Posted on August 14, 2015 · Posted in Exchange

Exchange 2013: MAPI over HTTP

In Exchange 2013 SP1 there appeared a new protocol for client connections to a mailbox — MAPI over HTTP (MAPI/HTTP). This protocol is to improve stability and reliability of Outlook connection to the Exchange server due to moving traffic to HTTP level. In this article, we’ll tell about the architecture and peculiarities of this protocol together with a short instruction on how to configure it.

In its previous versions, Outlook could interact with Exchange over RPC. In Exchange 2003 another connection protocol appeared — RPC over HTTP (or Outlook Anywhere). This protocol was used mainly for  secure connect external clients to the Exchange server. In Exchange 2013, Outlook Anywhere is used in the interaction with both internal and external clients by default. In general, when using this protocol, MAPI traffic firstly wrapped in RPC, then RPC in HTTP, and then the HTTP packet was sent to the server. The main disadvantage of RPC over HTTP is its instability in unstable connections (in public Wi-Fi networks or in the Internet).

MAPI over HTTP Exchange 2013 SP1 Architecture

MAPI over HTTP (in fact, HTTPS is used) eliminates RPC from the scheme and is based on HTTP 1.1, so to interact with the server, the clients use POST command. Outlook using MAPI over HTTP works in the same way as EWS, EAS or OWA. When using it, the scenarios, like switching between networks, recovery after network failures, wake from sleep or hibernation, etc., work better.

Advantages of MAPI over HTTP

  • Fast reconnection after link break (only TCP is reconnected, not RPC)
  • Independence of the session contents from connections (a user can change the connection network during  session)
  • Authentication using the HTTP protocol

Firstly, client-side MAPI/HTTP was supported only in Outlook 2013 SP1, but now after the update 2899591 ( has been installed, it works in Outlook 2010 as well.

To enable MAPI over HTTP support, the system has to meet the following requirements:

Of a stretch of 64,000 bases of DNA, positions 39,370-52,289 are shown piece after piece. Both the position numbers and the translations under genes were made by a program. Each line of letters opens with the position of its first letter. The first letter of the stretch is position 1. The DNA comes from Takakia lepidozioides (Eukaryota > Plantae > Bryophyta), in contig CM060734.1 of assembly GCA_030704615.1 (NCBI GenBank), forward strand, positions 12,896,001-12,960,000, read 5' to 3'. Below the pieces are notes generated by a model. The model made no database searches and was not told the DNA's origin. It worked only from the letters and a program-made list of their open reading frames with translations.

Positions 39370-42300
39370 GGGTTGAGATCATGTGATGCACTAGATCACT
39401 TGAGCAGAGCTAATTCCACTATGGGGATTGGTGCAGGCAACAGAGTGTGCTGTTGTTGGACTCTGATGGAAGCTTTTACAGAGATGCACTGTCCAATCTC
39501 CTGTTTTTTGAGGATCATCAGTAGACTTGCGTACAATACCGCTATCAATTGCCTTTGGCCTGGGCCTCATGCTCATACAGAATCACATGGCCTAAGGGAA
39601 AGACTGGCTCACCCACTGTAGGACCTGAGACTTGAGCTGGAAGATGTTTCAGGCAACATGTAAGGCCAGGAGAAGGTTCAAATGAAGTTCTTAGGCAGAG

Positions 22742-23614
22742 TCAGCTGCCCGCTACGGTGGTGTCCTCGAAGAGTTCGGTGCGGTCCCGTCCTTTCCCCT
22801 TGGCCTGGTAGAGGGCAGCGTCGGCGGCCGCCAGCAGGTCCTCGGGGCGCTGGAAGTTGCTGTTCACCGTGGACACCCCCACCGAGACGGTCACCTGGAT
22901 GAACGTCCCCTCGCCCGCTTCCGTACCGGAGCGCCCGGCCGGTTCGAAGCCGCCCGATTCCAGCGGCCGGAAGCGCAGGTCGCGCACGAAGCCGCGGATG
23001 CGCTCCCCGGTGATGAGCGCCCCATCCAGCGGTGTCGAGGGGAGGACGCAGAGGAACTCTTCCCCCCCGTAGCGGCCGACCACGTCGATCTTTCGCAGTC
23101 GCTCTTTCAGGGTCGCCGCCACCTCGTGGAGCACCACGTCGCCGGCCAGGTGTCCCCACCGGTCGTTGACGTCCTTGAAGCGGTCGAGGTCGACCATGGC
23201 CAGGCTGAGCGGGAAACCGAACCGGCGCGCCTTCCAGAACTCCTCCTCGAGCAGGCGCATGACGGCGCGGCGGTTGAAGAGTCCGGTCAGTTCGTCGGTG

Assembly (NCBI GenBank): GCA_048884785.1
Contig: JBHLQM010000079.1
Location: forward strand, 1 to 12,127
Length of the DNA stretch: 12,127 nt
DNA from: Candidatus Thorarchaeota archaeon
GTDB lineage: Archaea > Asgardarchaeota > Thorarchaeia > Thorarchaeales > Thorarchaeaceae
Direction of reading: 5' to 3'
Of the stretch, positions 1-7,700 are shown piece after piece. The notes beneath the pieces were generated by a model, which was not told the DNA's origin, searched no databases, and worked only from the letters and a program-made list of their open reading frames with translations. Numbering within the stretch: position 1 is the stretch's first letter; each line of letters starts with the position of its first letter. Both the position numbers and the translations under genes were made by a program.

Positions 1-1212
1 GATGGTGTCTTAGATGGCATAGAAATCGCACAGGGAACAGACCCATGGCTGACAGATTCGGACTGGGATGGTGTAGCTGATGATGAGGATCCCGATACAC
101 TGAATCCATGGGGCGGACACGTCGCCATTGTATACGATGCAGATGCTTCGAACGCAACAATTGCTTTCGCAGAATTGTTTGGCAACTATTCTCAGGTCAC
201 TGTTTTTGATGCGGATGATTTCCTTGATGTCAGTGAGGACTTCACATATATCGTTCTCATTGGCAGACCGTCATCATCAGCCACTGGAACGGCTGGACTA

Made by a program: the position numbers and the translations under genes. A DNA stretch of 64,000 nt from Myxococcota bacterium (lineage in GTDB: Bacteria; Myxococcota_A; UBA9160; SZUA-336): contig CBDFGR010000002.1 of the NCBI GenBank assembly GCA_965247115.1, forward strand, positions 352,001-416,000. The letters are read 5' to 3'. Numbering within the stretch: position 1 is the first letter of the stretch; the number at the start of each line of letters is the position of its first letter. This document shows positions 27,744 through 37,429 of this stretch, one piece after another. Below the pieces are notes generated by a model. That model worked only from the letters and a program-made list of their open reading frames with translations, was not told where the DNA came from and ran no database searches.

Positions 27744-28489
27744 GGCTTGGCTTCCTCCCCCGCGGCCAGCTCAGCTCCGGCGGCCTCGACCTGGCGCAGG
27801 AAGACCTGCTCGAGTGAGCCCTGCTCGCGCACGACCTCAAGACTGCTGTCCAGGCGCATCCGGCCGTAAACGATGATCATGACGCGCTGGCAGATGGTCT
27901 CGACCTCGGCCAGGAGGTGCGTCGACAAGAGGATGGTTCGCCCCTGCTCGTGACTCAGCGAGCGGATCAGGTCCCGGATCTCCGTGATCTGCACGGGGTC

• Exchange 2013 SP1 should be installed on CAS servers
  • For optimal MAPI/HTTP performance, .NET framework 4.5.2 should be installed
  • Outlook 2013 SP1 or Outlook 2010 with the update KB2899591 should be used as clients

After Exchange 2013 SP1 is installed, MAPI virtual directory appears on a CAS server. However, MapiOverHTTP is disabled.

MAPI virtual directory in IIS

Make sure that ExternalUrl attribute is empty:

Get-MapiVirtualDirectory | ft server, *url*


As we can see, ExternalUrl is empty, and we have to fill it. (In this example, we’ll specify both ExternalUrl and Internal Url; bear in mind that the Exchange certificate has to correspond to the addresses specified as the external and internal URLs.)

Get-MapiVirtualDirectory | Set-MapiVirtualDirectory -InternalUrl –ExternalUrl -IISAuthenticationMethods NTLM,Negotiate

Now you only have to activate MAPI over HTTP on the Exchange level. Make sure that the protocol is disabled:

Get-OrganizationConfig | FL *mapi*


Also, make sure that Outlook is using RPC/HTTP to connect to Exchange.

Outlook RPC/HTTP protocol

Activate MAPI/HTTP support on the server side:

Set-OrganizationConfig -MapiHttpEnabled $true


After you run the command, wait for about an hour so the changes are applied on the Exchange side. If necessary, it can be done faster by restarting MS Exchange Host Service and Autodiscover pool on Mailbox server.

During autodiscovery (Autodiscover), Outlook requests MAPI over HTTP (X-MapiHttpCapability) support from the server. If the server supports this protocol, the client gets  a response containing HTTP data.

When changing a protocol, Outlook shows this warning:

The Microsoft Exchange administrator has made a change that requires you quit and restart Outlook.


After the restart, Outlook has to connect to the mailbox using MAPI over HTTP. This is evidenced by HTTP line in the Protocol column in Outlook connection properties.

Outlook connect exchange over HTTP

You can check if it’s possible to connect over the new protocol by following this link We’ll get the name of the CAS server, on which we have authenticated, and the name of Mailbox server.


Adding ?Showdebug=yes to the URL, we can display some more interesting information.(

Also you can check if the new protocol works using a PowerShell cmdlet Test-OutlookConnectivity:

Test-OutlookConnectivity -RunFromServerId serv3 -ProbeIdentity OutlookMapiHttpSelfTestProbe



The logs of the new protocol are stored here:

  • CAS: %ExchangeInstallPath%\Logging\HttpProxy\Mapi\
  • Mailbox Server: %ExchangeInstallPath%\Logging\MAPI Client Access\
  • Mailbox Server: %ExchangeInstallPath%\Logging\MAPI Address Book Service\

If MAPI over HTTP is enabled in the DAG group, all servers have to support it, otherwise clients won’t be able to use their mailboxes.

According to Microsoft estimates, MAPI over HTTP slightly increases the CPU load on CAS servers, but reduces the memory use by 50-60% for each user.

The new protocol of Outlook connection to Exchange mailboxes is better both in its performance and network flexibility. According to Microsoft developers, MAPI over HTTP will become the main connection protocol in Exchange Server 2016, and RPC over HTTP will be abandoned.

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